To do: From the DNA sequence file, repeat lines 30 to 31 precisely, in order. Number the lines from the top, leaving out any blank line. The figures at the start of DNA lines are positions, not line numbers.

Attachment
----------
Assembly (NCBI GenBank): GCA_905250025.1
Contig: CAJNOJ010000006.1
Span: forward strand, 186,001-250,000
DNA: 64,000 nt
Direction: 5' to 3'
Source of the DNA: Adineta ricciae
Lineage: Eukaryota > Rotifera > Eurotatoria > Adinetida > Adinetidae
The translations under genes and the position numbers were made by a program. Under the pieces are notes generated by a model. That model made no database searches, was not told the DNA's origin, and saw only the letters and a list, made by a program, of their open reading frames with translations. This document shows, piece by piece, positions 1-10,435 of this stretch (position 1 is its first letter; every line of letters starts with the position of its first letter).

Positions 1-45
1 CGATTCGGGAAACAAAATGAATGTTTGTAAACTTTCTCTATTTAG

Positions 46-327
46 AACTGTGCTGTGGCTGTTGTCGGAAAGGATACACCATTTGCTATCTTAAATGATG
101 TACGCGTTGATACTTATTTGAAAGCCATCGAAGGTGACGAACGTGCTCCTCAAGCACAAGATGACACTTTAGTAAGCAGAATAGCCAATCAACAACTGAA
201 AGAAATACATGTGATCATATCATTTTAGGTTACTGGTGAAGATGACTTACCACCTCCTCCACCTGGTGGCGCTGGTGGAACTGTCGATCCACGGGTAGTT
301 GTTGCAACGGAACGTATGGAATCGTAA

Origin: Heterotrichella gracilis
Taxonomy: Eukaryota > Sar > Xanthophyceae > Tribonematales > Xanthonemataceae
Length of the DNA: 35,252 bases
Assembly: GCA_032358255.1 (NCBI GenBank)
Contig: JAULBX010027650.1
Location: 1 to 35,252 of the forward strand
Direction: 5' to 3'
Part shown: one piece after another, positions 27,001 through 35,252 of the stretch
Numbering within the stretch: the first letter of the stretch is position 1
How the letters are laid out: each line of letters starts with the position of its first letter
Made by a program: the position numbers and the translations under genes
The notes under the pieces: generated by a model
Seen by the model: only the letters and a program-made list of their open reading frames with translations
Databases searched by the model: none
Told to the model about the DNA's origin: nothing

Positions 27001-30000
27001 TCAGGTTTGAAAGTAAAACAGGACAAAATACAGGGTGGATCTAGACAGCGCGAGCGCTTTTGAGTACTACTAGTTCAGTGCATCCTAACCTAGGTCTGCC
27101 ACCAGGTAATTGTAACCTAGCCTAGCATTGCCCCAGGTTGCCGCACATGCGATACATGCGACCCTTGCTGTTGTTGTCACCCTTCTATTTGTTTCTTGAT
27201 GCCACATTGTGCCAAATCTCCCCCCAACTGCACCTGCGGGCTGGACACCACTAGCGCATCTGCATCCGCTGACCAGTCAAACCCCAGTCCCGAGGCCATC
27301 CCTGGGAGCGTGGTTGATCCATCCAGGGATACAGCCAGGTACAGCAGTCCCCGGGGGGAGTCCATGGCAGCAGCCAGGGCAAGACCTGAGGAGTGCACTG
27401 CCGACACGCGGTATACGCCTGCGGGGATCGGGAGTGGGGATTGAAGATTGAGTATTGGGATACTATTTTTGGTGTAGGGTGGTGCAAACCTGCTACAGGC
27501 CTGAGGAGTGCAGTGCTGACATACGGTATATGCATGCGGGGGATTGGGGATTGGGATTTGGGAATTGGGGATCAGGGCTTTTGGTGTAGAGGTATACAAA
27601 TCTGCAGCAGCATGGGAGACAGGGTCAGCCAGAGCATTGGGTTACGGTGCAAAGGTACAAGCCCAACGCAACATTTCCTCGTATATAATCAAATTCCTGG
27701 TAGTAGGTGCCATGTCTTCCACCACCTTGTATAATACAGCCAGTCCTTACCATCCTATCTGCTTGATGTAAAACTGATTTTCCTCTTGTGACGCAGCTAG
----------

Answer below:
Told to the model about the DNA's origin: nothing

Positions 27001-30000